[FIGURE 1 OMITTED]

Preparation and Characterization of Copolymer Solutions

Solutions of methacrylate-based copolymers were prepared by dissolving weighed amounts of each copolymer in EtOH to produce solutions with concentrations ranging between 10 and 35% w/v. The viscosity of the as-prepared solutions was measured using a Brookfield DV-III programmable viscometer, the surface tension was measured using a KRUSS DSA10-Mk2 drop-shape analyzer, and the conductivity was measured using an Orion 160 conductivity meter. All measurements were done at room temperature (about 25[degrees]C) and, particularly for surface tension measurement by the drop-shape analysis method, the atmosphere in the measuring chamber was saturated with vapor of the solvent to limit evaporation of the solvent from the pendant drop samples during each measurement.

Electrospinning of Copolymer Solutions and Characterization of As-Spun Fibers

The experimental setup for studying the effects of solution concentration and applied electrical potential on morphological appearance of the as-spun copolymer fibers is as follows. A solution of methacrylate-based copolymers with varying concentration between 10 and 35% w/v was placed in a 50-mL syringe. The syringe was clamped vertically to a PVC stand. A blunt-ended stainless-steel needle, used as a spinneret, was attached to the outlet of the syringe. A Gamma High Voltage Research D-ES30PN/M692 power supply was used to generate a high DC potential ranging between 7.5 and 22.5 kV across the needle (connected to the emitting electrode) and an aluminum foil that was used as a collector plate (connected to the ground electrode). The distance between the needle and the collector plate defines a collection distance, which was fixed at 15 cm. A constant flow of the solution through the needle was assured by a flow of pressurized nitrogen gas at the inlet of the syringe. The polarity of the emitting electrode was positive.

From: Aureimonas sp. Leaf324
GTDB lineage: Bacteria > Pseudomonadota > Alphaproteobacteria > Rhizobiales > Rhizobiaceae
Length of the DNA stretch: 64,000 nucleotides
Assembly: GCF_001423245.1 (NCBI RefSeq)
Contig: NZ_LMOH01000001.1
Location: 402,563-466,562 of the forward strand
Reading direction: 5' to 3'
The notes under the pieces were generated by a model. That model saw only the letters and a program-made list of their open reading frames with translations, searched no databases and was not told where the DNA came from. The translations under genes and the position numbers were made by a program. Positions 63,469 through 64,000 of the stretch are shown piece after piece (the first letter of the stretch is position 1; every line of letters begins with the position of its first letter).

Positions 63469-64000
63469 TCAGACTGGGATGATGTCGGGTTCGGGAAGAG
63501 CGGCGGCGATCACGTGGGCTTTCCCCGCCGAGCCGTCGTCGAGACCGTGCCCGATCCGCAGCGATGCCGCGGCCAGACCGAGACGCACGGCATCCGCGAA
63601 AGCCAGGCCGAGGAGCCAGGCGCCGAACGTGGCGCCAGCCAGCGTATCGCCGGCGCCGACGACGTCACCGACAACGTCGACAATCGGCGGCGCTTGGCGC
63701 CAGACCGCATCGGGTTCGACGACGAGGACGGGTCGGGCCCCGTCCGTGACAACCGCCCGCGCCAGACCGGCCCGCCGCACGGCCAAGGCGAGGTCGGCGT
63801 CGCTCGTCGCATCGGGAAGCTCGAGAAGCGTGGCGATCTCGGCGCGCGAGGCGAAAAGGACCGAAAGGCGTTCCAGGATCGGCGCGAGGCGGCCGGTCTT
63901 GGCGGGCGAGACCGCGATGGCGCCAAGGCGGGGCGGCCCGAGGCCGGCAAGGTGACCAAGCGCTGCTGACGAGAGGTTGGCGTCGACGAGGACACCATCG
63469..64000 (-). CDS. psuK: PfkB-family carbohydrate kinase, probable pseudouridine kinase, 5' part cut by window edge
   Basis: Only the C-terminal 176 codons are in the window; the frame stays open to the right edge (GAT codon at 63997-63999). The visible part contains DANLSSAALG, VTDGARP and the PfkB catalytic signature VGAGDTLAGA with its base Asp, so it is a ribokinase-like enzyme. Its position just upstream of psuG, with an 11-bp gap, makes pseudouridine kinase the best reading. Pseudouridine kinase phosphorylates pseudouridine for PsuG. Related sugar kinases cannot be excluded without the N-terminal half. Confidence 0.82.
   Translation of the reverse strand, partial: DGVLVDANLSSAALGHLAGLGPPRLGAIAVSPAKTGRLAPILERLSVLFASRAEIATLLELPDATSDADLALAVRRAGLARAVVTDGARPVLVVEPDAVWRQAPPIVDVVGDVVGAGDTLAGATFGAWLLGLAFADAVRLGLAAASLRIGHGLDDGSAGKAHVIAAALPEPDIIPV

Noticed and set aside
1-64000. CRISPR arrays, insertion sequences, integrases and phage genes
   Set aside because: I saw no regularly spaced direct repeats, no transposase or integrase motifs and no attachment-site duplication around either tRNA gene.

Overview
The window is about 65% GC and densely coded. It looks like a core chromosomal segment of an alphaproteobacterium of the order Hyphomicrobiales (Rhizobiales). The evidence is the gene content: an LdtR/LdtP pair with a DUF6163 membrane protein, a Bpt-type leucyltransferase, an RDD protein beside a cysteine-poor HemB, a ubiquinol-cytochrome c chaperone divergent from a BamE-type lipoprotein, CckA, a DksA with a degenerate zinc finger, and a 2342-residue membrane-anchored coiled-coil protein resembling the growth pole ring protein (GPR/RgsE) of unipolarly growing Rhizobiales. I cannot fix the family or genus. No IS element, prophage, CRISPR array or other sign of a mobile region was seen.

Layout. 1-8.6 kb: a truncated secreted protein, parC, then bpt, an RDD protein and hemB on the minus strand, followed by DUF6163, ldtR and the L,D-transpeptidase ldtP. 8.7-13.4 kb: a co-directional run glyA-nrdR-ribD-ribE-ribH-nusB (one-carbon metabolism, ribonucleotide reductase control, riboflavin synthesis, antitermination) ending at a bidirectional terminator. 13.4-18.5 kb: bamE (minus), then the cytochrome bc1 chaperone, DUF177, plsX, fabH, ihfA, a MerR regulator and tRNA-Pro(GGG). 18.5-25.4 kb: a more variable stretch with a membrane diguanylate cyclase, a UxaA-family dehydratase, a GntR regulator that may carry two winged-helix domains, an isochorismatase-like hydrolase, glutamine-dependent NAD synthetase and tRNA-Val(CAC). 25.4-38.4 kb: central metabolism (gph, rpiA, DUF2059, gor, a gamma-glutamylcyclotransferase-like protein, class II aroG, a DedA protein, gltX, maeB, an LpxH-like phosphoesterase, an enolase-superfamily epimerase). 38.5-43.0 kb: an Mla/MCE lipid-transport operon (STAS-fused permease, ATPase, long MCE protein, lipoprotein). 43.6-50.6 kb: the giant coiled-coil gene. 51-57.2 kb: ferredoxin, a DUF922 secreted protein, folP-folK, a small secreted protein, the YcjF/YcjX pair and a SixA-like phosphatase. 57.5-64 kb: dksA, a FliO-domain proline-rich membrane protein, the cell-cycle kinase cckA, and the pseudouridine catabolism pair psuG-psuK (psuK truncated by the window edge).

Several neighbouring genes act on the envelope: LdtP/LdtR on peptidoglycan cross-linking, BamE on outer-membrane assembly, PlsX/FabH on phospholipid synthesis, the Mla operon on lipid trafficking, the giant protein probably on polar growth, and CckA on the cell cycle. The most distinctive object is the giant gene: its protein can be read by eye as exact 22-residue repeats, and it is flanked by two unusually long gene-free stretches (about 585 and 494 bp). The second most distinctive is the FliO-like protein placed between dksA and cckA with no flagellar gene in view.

Characterization of As-Spun Fibers

The morphological appearance of the as-spun methacrylate-based fibers was investigated visually from scanning electron micrographs of a small section of the obtained electrospun webs using a JEOL JSM-4200 scanning electron microscope (SEM). The specimens for SEM observation were prepared by cutting an Al sheet covered with the as-spun webs, and the cut section was carefully affixed on an SEM stub. Each specimen was gold-coated using a JEOL JFC-1100E sputtering device before being observed under SEM. For each spinning condition, at least 50 to over 200 measurements for the fiber diameter (i.e., the width of lay-flat fibers) were recorded and statistically analyzed. Statistical analysis of the data obtained was carried out by constructing a histogram, from which an arithmetic mean and a standard deviation were obtained and reported.

[FIGURE 2 OMITTED]

RESULTS AND DISCUSSION

Characterization of As-Prepared Copolymer Solutions

Figure 2 shows viscosity values of the as-prepared co-polymer solutions as a function of solution concentration for all of the three methacrylate-based copolymers investigated. It should be noted that the viscosity values of both 30 and 35% w/v E-L100 solutions could not be measured, due to the highly viscous nature of the solutions. As expected, the solutions for a given copolymer type showed an increase in the viscosity value with increasing solution concentration. For a given solution concentration, the viscosity of E-L100 solution was much greater than those of E-RLPO and E-EPO solutions, despite the slightly lower [bar.M.sub.w] value that E-L100 exhibited in comparison with those of E-RLPO and E-EPO. According to the chemical structures shown in Fig. 1, the formation of intramolecular hydrogen bonding due to the interactions between carboxylic groups of different E-L100 molecules could be responsible for the observed highest viscosity among the three copolymer investigated. In addition, the viscosity of E-RLPO solution was slightly greater than that of E-EPO solution, despite the two copolymers having the same [bar.M.sub.w] value. According to Fig. 1, the presence of the chloride counter-ions could act as weak moieties linking different trimethylammonium groups of different E-RLPO molecules together, leading to the formation of weak network; hence, the observed higher viscosity of E-RLPO solution over that of E-EPO solution.